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FAX

Laura Tsutsui / Valley Public Radio

 

Fresno is California’s largest city without a light rail system. With the city’s sprawling nature and ample parking lots, efforts to bring rapid transit to the area have never taken off. One other reason – light rail is really expensive. Now, Fresno officials hope to bring some of the elements of those commuter trains to the city’s bus system at a much more affordable price tag. It’s a concept that around the world is called bus rapid transit – or light rail on wheels. We looked at the latest addition to Fresno Area Express service by talking to the people who use it.

Kerry Klein / KVPR

Just as Fresno’s downtown and southwest areas are preparing for makeovers, so is its transportation system. The city announced last month that it plans to restructure its bus system for the first time in decades—with public input. But there are bound to be limitations—and some community members are concerned.

Dave Alcanzar lives in central Fresno. He’s in his 70s and in a wheelchair, and he relies on Fresno Area Express, or FAX, to get everywhere.

Anil Verma Associates / Fresno FAX

  The Fresno City Council has approved a revised version of a controversial plan for express bus service, known as Bus Rapid Transit. The council voted 6-1 Thursday to spend $1.5 million to fund design and engineering work for the $38 million project.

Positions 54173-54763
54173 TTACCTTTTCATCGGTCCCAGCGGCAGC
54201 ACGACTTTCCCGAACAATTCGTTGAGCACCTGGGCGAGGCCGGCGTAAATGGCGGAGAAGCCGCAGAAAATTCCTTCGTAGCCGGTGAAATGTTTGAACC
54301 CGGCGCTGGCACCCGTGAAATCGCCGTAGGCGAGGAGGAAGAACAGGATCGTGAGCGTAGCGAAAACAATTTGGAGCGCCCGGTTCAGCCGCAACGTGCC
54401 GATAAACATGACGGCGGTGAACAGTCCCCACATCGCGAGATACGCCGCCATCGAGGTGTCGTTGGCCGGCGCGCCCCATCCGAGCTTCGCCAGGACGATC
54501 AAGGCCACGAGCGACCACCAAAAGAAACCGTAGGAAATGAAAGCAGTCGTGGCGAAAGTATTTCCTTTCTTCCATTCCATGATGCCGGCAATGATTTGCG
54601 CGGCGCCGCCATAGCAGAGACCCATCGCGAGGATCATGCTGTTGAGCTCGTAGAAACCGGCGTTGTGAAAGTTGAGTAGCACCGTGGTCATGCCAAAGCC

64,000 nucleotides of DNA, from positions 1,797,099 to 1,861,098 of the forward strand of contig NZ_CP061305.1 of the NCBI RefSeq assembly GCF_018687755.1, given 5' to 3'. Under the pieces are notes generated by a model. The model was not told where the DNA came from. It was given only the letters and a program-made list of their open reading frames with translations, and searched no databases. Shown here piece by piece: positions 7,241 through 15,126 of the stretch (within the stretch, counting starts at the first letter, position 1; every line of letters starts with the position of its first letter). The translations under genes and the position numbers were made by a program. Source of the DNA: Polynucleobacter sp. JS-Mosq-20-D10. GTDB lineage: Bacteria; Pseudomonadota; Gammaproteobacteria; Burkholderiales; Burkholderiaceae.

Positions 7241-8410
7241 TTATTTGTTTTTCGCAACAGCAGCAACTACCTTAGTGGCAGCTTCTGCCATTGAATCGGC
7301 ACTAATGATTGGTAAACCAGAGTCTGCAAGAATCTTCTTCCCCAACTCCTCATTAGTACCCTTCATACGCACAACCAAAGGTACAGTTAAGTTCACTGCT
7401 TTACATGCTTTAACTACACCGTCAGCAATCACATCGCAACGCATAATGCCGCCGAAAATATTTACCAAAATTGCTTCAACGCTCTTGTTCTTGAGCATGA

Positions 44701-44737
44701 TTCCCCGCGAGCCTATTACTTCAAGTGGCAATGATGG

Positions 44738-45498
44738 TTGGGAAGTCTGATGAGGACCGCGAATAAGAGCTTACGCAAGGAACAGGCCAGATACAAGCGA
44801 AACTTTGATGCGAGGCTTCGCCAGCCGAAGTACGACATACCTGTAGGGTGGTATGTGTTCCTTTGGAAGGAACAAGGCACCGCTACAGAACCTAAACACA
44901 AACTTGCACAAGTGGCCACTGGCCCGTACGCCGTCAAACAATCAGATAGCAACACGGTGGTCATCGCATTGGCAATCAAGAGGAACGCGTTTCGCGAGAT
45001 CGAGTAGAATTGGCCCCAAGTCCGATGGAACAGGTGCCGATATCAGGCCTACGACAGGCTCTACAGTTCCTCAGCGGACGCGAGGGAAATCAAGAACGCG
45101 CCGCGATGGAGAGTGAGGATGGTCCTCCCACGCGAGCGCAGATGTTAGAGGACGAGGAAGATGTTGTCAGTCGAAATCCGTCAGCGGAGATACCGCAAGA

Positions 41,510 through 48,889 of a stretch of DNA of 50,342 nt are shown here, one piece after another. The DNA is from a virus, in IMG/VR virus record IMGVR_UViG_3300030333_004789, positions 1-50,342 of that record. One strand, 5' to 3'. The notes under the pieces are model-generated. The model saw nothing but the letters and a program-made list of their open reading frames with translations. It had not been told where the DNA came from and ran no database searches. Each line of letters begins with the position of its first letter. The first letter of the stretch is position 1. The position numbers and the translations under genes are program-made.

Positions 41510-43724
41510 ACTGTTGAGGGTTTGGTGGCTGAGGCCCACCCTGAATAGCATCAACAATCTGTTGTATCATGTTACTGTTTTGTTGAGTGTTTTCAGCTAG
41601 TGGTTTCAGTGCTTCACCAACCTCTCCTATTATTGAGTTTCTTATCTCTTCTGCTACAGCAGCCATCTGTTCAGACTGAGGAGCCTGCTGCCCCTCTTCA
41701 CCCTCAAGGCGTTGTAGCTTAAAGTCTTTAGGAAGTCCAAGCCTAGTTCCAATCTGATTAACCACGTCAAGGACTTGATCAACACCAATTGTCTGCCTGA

Much like the earlier proposal for Bus Rapid Transit, the new line will feature express bus service on Blackstone and Kings Canyon Avenues.

Anil Verma Associates / Fresno FAX

The Fresno City Council is set to debate a proposal tonight to bring a hi-tech express bus line to city. But as FM89’s Joe Moore reports, the $50 million federal grant that would fund the project is generating some controversy.
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The proposal calls for new high capacity express bus service, known as Bus Rapid Transit, to be built along Blackstone and Kings Canyon Avenues in Fresno. The new bus line would replace existing FAX service on those routes and would decrease travel time for riders by as much as an hour and a half in some cases.

Federal Transit Administration

Drivers who operate the city of Fresno’s bus service, known as Fresno Area Express will tell you that despite that some may thing, theirs is not a cushy job.

"It’s the equipment, it’s riding in a seat. You’re constantly bouncing up and down, you’re constantly turning the steering wheel. There’s a number of knee problems, shoulder problems, hand problems, by repetitive motion,"  says Rick Steitz, president of the Amalgamated Transit Union (ATU) Local 1027.